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The process of designing a home with Emily begins with a conversation to understand her clients’ needs and wants. This is followed by collaborative design concepts conceived by both Emily and the client. Using photos from magazines, Pinterest boards and Instagram for design inspiration, a shared vision for the home begins to take shape. Emily is careful to consider the client’s existing antiques and heirlooms when suggesting new furnishings to keep a harmony between the old and the new. From fabrics and rugs to draperies and accessories, every element of design is explored and selected.



Rollins Andrew is a fully custom interiors firm that handles every aspect of the design, purchasing and installation processes. The ordering, customization, delivery and installation of the new furniture and furnishings falls under Emily’s purview.


Project Coordination

Emily oversees every aspect of a project from floor plan design, lighting placement, tile-setting and millwork installation. Over her 12-year career, Emily has forged relationships with some of the finest craftsmen, contractors and tradesmen who work tirelessly to ensure every project is done to Emily’s standard of quality.



When any construction or painting is complete, Emily oversees the installation of all furnishings, draperies and accessories. The space comes together before the client’s eyes and the vision for the project is fully realized.

Emily Hancock in Pasadena, CA on Houzz
Emily Hancock in Pasadena, CA on Houzz

A Conversation with Emily

You are a third generation interior designer following in the footsteps of both your mother and grandmother. How do you think that has influenced your work or your process? How do you think you differ from them stylistically or in your process?

As a young woman, I would accompany my mother or grandmother on trips to vendors and the Pacific Design Center. I was able to learn their aesthetic by being exposed to all the beautiful spaces they would design for their homes and the homes of their clients. The common thread throughout was their use of exquisite fabrics, antiques, rugs and paint colors. They both had great resources — vendors I still work with to this day.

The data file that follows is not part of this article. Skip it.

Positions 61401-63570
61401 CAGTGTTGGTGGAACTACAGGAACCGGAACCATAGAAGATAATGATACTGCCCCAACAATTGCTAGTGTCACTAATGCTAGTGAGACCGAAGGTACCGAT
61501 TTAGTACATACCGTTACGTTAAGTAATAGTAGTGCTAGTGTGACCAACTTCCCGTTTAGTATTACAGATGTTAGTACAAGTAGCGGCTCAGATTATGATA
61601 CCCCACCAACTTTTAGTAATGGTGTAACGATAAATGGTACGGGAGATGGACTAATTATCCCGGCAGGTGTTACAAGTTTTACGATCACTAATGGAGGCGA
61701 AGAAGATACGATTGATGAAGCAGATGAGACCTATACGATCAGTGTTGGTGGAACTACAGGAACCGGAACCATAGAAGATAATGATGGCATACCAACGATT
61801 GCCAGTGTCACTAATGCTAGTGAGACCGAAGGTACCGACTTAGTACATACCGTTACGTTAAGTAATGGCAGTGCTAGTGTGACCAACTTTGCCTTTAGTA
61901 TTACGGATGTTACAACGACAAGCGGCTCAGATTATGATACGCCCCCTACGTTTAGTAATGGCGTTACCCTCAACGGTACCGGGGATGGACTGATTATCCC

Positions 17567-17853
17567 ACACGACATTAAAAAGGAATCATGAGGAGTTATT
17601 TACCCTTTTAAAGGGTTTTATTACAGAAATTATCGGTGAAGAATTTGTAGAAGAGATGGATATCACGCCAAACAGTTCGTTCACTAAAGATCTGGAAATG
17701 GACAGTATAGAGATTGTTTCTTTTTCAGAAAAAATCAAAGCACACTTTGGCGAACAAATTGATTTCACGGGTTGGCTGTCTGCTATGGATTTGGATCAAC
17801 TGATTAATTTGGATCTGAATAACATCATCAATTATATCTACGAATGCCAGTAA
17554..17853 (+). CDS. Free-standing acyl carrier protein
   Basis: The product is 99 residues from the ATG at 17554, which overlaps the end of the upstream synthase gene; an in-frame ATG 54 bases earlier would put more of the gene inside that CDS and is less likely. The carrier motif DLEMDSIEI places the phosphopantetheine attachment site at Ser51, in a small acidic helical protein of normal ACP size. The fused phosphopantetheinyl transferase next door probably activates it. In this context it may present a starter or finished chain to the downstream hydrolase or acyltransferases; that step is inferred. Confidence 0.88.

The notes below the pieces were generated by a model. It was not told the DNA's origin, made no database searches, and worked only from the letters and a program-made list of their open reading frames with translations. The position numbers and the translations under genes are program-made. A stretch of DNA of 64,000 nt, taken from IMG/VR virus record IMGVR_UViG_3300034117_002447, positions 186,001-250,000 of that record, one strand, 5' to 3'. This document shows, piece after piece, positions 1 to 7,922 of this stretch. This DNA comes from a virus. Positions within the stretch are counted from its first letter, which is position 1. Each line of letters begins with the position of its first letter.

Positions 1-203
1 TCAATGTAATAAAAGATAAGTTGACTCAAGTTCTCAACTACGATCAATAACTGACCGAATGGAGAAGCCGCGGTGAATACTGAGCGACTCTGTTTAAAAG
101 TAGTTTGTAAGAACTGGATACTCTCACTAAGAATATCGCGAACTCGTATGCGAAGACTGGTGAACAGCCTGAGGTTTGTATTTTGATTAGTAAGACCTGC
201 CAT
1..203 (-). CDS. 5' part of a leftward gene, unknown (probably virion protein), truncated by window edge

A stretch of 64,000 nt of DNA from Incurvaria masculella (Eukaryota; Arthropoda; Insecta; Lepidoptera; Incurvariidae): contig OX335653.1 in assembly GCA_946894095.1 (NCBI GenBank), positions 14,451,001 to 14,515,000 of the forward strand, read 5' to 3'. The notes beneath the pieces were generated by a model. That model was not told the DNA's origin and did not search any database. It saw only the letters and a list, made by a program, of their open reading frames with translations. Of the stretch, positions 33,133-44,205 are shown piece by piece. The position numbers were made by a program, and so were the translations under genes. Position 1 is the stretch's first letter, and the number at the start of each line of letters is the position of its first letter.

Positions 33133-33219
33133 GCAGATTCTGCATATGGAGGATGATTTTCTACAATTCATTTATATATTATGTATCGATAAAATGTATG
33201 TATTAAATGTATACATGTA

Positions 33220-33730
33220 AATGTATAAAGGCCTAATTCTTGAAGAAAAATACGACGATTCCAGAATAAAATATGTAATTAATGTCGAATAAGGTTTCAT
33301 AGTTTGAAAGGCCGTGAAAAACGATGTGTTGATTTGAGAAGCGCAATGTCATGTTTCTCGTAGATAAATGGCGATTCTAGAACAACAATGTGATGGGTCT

My foundational sense of style was heavily influenced by my mother and grandmother, but my aesthetic has evolved for a more modern age. I now have the benefit of exploring new options — such as African, Middle Eastern and Asian furniture and art — that I’m able to incorporate in my designs.

My palette has also shifted slightly. They leaned toward softer tones, while I tend to lean towards bolder, brighter colors. Although I must say, my coral living room was inspired by my mother’s salmon colored dining room. I just took it up a notch!

What is your favorite part of your job as a designer?

The best part of my job is being able to see the project vision unfold. I enjoy the process of learning the client’s personality and finding the best ways to fulfill their needs. It’s always rewarding to see the project come to full fruition.

What do you like to do when not designing? Hobbies? Favorite food? As a lifelong Pasadena, what is your favorite thing about living here?

Favorite hobby: Collecting Staffordshire (something my grandmother and mother did as well!)

Favorite food: Mediterranean

New favorite restaurant: Arbour on Lake Ave in Pasadena

New favorite restaurant in Highland Park: Hippo

Favorite things about Pasadena: Culture, heritage, philanthropic diversity

Favorite places: Huntington Library and Gardens, Art Center College of Design


How do you conceive of a unique design for each of your clients? Is it a collaboration or mostly your vision?

It’s definitely a collaboration. I’ll have a vision for a home almost immediately after I walk in, but it’s really conversations with the client that solidify the plans. When I understand my client’s style and how it pairs with the architectural style of the home, I can then conceive a design unique to them.

There is a quote from the book Billy Baldwin Decorates that exemplifies my approach to decorating:

“Unlike most decorators’, Baldwin’s first impulse was to use some of the furniture the client already possessed —” I do not necessarily believe in throwing out everything and starting from scratch.” The full atmosphere or mood of a room could never be achieved, he felt, without an “enormous personal manifestation” on the part of the client, which would serve in turn to enhance his own work.”

Are there any projects you’ve undertaken that challenged you in a surprising or unique way?

Every job has its’ challenges, for example when I take on elderly clients it is challenging to transition them from their lifelong homes into senior living communities. Although it can be a sensitive process, I am happy I’ve been able to help select cherished items that bring the client a sense of comfort and familiarity in a new space.

Scripps College was my first large scale institutional project. It was challenging because the donor lived in London and there were many more people involved in the decision making process. Meeting times were limited because of her short visits on campus and communication was challenging due to my client’s busy international schedule. Through it all, she was quite pleased with the end result.